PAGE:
During the media presentation, Crocker said that the acquisition of the three boat companies is the beginning of a three-part strategy, Buy, Build and Transform. Targeting aluminum boats was intentional because BRP has experience working with the material in snowmobiles, but Crocker said his company would consider a fiberglass-boat manufacturer if it was the right fit. He said BRP is already one of the largest hull manufacturers in the industry with Sea-Doo watercraft.
When asked if targeting aluminum boats could lead consumers to think that BRP is focusing on freshwater, Crocker countered: “We think there is a big market in saltwater that we have never packaged the right way. Manitou and Alumacraft have opportunities in the Southeast. I think pontooning on the Intracoastal Waterway in Florida is getting started and I think you’ll see pontoons on bigger water in the Great Lakes and in the Pacific Northwest.”
Another concern with focusing on aluminum is the ongoing trade war with China. “It’s a growing concern,” said Crocker. “Everybody went into this with, let’s hold our breath and wait for it to be over. Now it could be protracted.”
Moving forward, the Build part of the plan is for 2019 through 2021. Crocker is focused on building a stronger dealer network. “We’re changing the dialog with dealers to, ‘We want to partner with you in this market and make you the No. 1 marine dealership in your area.’” He said BRP’s powersports dealer network is a “cornerstone” for the company. “A power sport dealer is not a marine dealer, but that network gives us the framework to expand manufacturing and logistics across the United States and North America,” said Crocker.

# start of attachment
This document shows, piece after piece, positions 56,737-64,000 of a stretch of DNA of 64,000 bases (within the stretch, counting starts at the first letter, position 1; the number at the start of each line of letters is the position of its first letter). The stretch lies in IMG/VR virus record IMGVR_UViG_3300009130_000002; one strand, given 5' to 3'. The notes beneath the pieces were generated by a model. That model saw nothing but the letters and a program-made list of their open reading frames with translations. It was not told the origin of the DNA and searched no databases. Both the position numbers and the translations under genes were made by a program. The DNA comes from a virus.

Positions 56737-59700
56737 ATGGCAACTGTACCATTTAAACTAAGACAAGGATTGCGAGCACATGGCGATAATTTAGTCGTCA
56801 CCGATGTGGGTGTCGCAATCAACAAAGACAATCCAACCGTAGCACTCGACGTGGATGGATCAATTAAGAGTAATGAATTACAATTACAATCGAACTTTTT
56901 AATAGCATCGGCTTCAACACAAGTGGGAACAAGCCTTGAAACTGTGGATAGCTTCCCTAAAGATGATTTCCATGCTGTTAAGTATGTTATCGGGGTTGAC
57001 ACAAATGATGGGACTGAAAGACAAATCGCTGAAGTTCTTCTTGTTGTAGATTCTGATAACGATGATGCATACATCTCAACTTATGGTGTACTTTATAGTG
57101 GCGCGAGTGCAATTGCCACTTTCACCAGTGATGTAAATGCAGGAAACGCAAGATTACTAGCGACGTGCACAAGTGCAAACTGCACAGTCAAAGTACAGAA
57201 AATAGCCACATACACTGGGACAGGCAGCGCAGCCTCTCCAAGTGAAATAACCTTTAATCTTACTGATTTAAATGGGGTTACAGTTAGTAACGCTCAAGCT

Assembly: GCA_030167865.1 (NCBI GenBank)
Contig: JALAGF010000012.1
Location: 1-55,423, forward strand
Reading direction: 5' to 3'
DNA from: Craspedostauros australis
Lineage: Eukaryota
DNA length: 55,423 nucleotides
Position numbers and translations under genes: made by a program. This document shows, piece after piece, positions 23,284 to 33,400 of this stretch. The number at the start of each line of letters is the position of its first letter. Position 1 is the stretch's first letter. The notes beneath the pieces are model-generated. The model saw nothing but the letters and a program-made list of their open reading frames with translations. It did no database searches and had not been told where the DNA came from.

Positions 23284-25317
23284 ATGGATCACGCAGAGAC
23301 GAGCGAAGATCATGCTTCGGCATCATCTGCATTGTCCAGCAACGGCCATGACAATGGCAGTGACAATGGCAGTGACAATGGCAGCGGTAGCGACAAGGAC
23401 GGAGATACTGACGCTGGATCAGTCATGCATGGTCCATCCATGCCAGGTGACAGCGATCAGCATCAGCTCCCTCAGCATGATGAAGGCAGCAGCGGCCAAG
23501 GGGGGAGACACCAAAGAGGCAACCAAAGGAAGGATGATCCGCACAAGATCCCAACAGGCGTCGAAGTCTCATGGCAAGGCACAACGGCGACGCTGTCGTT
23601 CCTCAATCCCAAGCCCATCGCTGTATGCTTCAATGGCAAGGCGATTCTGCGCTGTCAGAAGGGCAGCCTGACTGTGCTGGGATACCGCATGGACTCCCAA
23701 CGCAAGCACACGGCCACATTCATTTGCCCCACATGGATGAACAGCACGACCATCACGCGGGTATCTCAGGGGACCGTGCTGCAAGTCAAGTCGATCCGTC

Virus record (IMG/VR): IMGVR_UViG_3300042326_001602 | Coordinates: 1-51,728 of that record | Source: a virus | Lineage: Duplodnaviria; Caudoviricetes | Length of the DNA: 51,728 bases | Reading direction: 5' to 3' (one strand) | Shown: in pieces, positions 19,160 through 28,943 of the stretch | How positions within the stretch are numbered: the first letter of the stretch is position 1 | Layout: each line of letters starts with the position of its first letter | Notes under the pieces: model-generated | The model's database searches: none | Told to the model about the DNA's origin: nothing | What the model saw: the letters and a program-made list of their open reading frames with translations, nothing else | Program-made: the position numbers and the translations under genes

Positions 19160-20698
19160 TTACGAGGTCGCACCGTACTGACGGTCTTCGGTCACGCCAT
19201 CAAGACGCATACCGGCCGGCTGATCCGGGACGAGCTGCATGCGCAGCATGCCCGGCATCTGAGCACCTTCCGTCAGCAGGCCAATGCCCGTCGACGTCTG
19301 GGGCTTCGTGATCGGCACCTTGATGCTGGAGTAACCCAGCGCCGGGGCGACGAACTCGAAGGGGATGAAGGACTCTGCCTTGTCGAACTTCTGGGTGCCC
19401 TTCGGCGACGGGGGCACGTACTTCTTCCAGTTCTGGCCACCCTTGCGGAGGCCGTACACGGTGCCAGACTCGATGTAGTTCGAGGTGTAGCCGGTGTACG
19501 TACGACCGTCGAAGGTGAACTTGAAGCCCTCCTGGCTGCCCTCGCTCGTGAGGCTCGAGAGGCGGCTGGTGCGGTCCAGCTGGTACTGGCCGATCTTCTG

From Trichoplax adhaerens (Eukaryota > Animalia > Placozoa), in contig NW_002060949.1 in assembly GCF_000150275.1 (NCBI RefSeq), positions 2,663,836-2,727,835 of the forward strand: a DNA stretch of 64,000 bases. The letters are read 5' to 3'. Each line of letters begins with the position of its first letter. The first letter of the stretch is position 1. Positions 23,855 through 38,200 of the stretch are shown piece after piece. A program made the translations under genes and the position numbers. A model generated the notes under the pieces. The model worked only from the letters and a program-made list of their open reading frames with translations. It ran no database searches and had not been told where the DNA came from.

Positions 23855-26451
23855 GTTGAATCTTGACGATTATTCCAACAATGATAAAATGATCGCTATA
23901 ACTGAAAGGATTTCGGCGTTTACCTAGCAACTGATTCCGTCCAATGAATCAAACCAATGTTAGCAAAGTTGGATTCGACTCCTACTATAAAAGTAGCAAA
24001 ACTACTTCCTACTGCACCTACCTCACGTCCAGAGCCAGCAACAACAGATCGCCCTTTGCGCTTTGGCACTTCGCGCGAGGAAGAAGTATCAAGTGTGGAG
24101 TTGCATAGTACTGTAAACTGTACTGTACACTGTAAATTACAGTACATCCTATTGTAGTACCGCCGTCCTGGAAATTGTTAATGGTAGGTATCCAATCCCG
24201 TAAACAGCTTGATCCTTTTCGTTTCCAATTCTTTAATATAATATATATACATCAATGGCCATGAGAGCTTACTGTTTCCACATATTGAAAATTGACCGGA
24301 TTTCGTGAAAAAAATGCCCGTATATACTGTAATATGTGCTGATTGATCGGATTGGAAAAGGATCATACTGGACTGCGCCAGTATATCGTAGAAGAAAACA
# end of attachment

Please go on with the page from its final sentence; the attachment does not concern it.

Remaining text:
The third step in the initiative, Transform, is for 2021 and beyond. “We’re putting pressure on ourselves to put this technology into a design with our boats that leverages aluminum and changes the industry by integrating the outboard engine into the boat,” said Crocker.
Like his competition, Crocker wants the owner/operator experience to be enhanced with integration and the ability for the owner and boat to be able to communicate. “We want the owner to have a safe, reliable, and confident sense of the product and also that they are enjoying this moment,” said Crocker. BRP’s five-year plan, added Crocker, also includes having “something significant and new in the market on average about every six months.”
Looking back, he said the company had a slight misstep when it launched the latest generation of its E-TEC outboards. “When we launched ETEC G2, we weren’t as bold as we could have been telling our story,” he said. “The hero of the story is E-TEC. People want to know why is your engine so great.”
BRP still owns the rights another motor brand, Johnson. Crocker did not say whether there are plans to resurrect the brand. He simply said: “It’s a great option to have.”
Crocker also said that the company is addressing engine noise. It is among most consumer’s top five buying attributes.
When it comes to engine size, Crocker knows Evinrude is behind the competition in horsepower output. That, he added, is not a concern. “The next generation is not going to buy a 425-hp engine,” said Crocker. “They’re going to buy a boat that meets their needs.”